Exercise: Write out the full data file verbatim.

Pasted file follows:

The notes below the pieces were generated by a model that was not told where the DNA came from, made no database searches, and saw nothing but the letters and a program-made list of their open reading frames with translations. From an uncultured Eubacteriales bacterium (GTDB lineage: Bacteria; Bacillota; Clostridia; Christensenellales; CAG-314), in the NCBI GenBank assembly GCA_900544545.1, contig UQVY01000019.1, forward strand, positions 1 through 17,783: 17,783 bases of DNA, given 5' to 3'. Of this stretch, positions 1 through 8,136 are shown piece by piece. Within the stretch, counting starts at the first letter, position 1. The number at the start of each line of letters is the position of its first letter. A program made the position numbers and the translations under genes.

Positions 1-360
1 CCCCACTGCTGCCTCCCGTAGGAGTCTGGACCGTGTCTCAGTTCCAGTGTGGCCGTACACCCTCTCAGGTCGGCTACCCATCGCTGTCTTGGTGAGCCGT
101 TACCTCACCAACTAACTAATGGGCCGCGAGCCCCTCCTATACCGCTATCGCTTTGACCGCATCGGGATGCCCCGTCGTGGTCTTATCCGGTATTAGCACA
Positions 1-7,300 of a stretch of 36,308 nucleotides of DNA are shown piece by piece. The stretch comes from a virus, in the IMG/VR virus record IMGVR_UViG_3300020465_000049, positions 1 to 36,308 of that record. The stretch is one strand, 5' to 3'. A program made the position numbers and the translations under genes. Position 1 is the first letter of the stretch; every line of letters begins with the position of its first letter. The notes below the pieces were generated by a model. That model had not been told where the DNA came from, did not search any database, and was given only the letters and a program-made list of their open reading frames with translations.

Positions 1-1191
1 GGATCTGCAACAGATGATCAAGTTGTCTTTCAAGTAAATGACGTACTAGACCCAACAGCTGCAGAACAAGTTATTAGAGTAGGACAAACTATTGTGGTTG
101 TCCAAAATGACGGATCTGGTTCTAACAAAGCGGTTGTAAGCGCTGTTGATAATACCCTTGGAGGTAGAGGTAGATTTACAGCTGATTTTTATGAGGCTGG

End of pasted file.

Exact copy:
The notes below the pieces were generated by a model that was not told where the DNA came from, made no database searches, and saw nothing but the letters and a program-made list of their open reading frames with translations. From an uncultured Eubacteriales bacterium (GTDB lineage: Bacteria; Bacillota; Clostridia; Christensenellales; CAG-314), in the NCBI GenBank assembly GCA_900544545.1, contig UQVY01000019.1, forward strand, positions 1 through 17,783: 17,783 bases of DNA, given 5' to 3'. Of this stretch, positions 1 through 8,136 are shown piece by piece. Within the stretch, counting starts at the first letter, position 1. The number at the start of each line of letters is the position of its first letter. A program made the position numbers and the translations under genes.

Positions 1-360
1 CCCCACTGCTGCCTCCCGTAGGAGTCTGGACCGTGTCTCAGTTCCAGTGTGGCCGTACACCCTCTCAGGTCGGCTACCCATCGCTGTCTTGGTGAGCCGT
101 TACCTCACCAACTAACTAATGGGCCGCGAGCCCCTCCTATACCGCTATCGCTTTGACCGCATCGGGATGCCCCGTCGTGGTCTTATCCGGTATTAGCACA
Positions 1-7,300 of a stretch of 36,308 nucleotides of DNA are shown piece by piece. The stretch comes from a virus, in the IMG/VR virus record IMGVR_UViG_3300020465_000049, positions 1 to 36,308 of that record. The stretch is one strand, 5' to 3'. A program made the position numbers and the translations under genes. Position 1 is the first letter of the stretch; every line of letters begins with the position of its first letter. The notes below the pieces were generated by a model. That model had not been told where the DNA came from, did not search any database, and was given only the letters and a program-made list of their open reading frames with translations.

Positions 1-1191
1 GGATCTGCAACAGATGATCAAGTTGTCTTTCAAGTAAATGACGTACTAGACCCAACAGCTGCAGAACAAGTTATTAGAGTAGGACAAACTATTGTGGTTG
101 TCCAAAATGACGGATCTGGTTCTAACAAAGCGGTTGTAAGCGCTGTTGATAATACCCTTGGAGGTAGAGGTAGATTTACAGCTGATTTTTATGAGGCTGG